18 May 2021

Public service back-to-office order will percolate economy

| Ian Bushnell
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The return to office of public servants will be welcome news for cafes and other business across Canberra. Photo: File.

News that public servants will soon be returning to their offices will come as a huge relief to many businesses, according to the Canberra Business Chamber.

CEO Graham Catt said seeing the APS taking the lead on this was fantastic news.

Public Service agencies were told today (29 September) to get their employees back in the office after six months of working from home because of the COVID-19 crisis.

The Australian Public Service Commission issued a circular today to agency heads saying that where there is limited or no community transmission of COVID-19, employees should return to their usual workplaces, where it is safe to do so.

Mr Catt said it would be a simple and very powerful way to help local businesses.

”We know that particularly in these large office buildings when public servants are back in the office their daily spending is a really important boost for those businesses that rely on it – like local cafes, retail stores and 7-11s, but also transport providers and many other businesses that are part of that ecosystem,” he said.

”For many businesses, particularly in hospitality, cafes on the ground floors of those office buildings are really at the point of despair and wondering just how long they can keep going without trade.”

Mr Catt said that with JobKeeper winding back, public servants going back to work was probably going to be the difference between survival and closure for some of those businesses.

”From what we’re hearing, they wouldn’t have much choice but to let people go,” he said.

READ ALSO Study finds APS should stick with working from home opportunities

Mr Catt said the move would be felt not just in the city but across Canberra.

”Getting people back to work is all part of getting a bit of a hum back in the economy generally,” he said.

The circular says the decision will be up to agency heads who should act on government, public health and other relevant advice, and ensure business continuity and a safe transition back to the workplace.

It says a single top-down approach is not practical and that back-to-office arrangements should be made on an agency-by-agency basis.

With case numbers low in most communities, all employees, even those at higher risk of more severe illness, may be able to return to usual workplaces, it says.

The ACT has not had an active COVID-19 case since 9 July.

The circular says that agencies should assess their workplaces to ensure they are COVID-safe and if there are any future, localised outbreaks, arrange for affected employees to work from home.

Prime Minister Scott Morrison welcomed the APS taking the lead, saying it was time to get people back in their office where it is safe to do so.

”For the public service to be back in their offices buying their lunch at the local cafe and doing all of those things will support those CBD economies, and it’s a matter that I’ll continue to pursue,” he said.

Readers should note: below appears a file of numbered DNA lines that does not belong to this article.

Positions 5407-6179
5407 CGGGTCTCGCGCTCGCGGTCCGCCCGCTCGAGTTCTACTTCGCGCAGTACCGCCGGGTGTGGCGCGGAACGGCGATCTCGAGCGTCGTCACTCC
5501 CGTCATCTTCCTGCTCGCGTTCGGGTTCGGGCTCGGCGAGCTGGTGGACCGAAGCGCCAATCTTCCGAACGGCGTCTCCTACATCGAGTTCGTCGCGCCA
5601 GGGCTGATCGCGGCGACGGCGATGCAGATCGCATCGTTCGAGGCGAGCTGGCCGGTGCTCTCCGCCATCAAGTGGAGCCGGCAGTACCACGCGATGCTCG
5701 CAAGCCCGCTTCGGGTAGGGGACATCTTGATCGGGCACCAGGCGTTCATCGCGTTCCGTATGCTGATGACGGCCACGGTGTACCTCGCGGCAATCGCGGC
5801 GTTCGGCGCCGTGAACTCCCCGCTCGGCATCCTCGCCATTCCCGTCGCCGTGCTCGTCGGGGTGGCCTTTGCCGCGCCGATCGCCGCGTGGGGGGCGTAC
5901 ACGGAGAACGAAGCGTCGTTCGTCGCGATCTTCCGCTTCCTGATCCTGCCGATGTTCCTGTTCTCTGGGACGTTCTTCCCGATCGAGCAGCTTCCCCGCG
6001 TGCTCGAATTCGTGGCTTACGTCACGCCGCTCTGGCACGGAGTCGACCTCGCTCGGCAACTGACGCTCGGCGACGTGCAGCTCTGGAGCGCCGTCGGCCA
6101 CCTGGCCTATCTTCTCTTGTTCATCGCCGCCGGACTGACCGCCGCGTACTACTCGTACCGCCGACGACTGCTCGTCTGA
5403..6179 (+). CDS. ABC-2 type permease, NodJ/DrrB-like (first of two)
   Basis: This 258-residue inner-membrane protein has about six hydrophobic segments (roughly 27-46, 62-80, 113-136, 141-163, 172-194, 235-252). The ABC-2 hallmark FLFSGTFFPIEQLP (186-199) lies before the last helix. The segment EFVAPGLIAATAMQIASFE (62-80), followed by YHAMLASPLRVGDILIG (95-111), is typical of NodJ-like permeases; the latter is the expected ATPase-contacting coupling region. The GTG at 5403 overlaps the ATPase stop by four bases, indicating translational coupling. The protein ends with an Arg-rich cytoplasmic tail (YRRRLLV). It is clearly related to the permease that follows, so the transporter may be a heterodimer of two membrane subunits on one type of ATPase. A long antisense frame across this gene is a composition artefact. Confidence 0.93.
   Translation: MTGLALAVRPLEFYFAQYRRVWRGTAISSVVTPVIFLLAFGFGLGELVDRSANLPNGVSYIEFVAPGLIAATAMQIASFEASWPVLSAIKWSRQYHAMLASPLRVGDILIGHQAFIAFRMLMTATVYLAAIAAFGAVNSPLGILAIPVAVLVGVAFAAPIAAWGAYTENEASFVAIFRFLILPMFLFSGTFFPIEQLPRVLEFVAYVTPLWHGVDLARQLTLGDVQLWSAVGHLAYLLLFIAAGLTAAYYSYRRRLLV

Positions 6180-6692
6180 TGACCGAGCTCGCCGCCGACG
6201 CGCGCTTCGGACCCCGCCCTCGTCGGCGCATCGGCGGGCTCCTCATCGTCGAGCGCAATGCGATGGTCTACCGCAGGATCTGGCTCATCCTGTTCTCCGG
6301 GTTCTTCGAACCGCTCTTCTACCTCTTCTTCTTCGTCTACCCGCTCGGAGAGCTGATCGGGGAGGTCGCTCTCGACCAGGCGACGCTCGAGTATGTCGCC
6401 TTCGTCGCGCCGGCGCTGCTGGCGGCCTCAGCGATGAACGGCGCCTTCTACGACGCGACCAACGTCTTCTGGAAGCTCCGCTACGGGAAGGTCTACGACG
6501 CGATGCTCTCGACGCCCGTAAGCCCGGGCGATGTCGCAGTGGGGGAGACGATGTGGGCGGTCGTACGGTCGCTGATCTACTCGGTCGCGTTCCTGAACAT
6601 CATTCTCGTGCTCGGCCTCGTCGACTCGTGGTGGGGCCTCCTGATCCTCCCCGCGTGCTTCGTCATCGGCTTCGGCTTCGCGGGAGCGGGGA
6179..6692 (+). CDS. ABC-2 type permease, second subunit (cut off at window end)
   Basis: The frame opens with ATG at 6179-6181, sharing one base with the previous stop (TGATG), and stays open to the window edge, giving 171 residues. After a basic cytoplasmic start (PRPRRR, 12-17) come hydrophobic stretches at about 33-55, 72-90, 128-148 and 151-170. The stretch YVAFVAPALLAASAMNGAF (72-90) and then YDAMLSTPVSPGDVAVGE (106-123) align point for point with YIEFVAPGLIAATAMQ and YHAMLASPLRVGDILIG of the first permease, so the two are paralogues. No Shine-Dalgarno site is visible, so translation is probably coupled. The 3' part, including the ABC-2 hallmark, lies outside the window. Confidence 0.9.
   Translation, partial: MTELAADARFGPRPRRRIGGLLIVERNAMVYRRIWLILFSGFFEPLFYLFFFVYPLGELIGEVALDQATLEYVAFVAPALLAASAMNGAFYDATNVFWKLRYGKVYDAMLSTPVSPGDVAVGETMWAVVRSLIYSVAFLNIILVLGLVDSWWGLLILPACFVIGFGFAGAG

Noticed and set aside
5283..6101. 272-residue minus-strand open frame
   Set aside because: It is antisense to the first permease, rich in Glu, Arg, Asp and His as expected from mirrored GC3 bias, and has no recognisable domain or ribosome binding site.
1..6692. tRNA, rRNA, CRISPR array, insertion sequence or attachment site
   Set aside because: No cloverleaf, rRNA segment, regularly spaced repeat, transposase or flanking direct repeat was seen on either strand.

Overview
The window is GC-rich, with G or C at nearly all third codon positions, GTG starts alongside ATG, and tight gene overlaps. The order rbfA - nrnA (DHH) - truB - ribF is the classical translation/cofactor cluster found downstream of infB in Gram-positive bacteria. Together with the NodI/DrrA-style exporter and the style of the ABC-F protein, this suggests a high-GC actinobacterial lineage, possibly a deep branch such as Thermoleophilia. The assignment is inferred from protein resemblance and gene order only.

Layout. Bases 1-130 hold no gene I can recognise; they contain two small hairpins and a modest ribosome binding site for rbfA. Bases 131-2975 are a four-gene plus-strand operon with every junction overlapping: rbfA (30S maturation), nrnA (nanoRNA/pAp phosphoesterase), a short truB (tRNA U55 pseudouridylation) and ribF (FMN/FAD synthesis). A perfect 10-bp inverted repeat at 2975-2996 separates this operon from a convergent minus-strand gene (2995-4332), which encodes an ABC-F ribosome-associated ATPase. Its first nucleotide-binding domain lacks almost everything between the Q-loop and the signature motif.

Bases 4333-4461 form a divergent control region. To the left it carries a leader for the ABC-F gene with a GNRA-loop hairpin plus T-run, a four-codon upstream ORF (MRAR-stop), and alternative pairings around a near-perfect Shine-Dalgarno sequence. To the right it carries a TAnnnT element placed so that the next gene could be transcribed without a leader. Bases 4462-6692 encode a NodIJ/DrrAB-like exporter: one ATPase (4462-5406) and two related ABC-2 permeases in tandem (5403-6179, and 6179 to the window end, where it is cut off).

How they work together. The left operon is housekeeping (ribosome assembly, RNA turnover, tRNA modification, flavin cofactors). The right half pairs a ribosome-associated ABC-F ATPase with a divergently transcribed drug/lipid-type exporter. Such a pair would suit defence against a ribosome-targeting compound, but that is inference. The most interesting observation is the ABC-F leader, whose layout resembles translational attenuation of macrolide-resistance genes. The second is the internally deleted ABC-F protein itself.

He said the state premiers and ministers also want to see their own CBDs revitalised.

”It’s important that we get people back into their offices in a safe way. I think people have learned an enormous amount over the last six months, about how to do that in a COVID-safe way, and it’s time to get our CBDs humming again.”

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Someonesmother8:03 pm 02 Oct 20

Won’t make any money out of me, I don’t drink coffee, take my own lunch and don’t pay for parking. I call total BS.
For some staff WFH has given them more time to be productive, including people with a disability who currently can get up, use their home office with no travel issues and have all the correct WHS facilities they need at hand. If the Government is serious about encouraging more people with a disability in to the workforce, then WFH is one way that would offer possibilities to increase numbers, but, you know, get back in the office from the man who cancelled parliament.

whatever happened to encouraging flexible working? I don’t know many people who want to return to working 5 days a week in the office. I know I don’t. I value being able avoid a commute every day, freeing up more time in the evenings and even, (children permitting!), getting the occasional longer lie in. Getting a good balance between interacting with colleagues in the office and having days where I can be completely focused without distractions, sitting in my own home works well for me and I’m sure for many others too. also save a heap of money on transport costs (a combination of tram fayres, petrol and parking) coffees, lunches and other office expenses.

Adrienne Yeo8:33 am 30 Sep 20

I find it interesting that the article does not mention private and government car parks, nor big landlords of commercial space. There is an astute sense that people will empathize with small businesses that are struggling, but there would be no love lost for large conglomerates which will start to gouge and rake it in again.

Not surprising when you consider all the links between owners of the offices the public service leases from and politicians, top public servants. If we all worked from home, their investments would seriously drop in value.

Audrey Gilrain8:22 am 03 Oct 20

Hmmm I wonder if you’re relying on your superannuation to perform strongly enough to support you in retirement. After all its highly likely that a good chunk of it (your money) is invested in these conglomerates…

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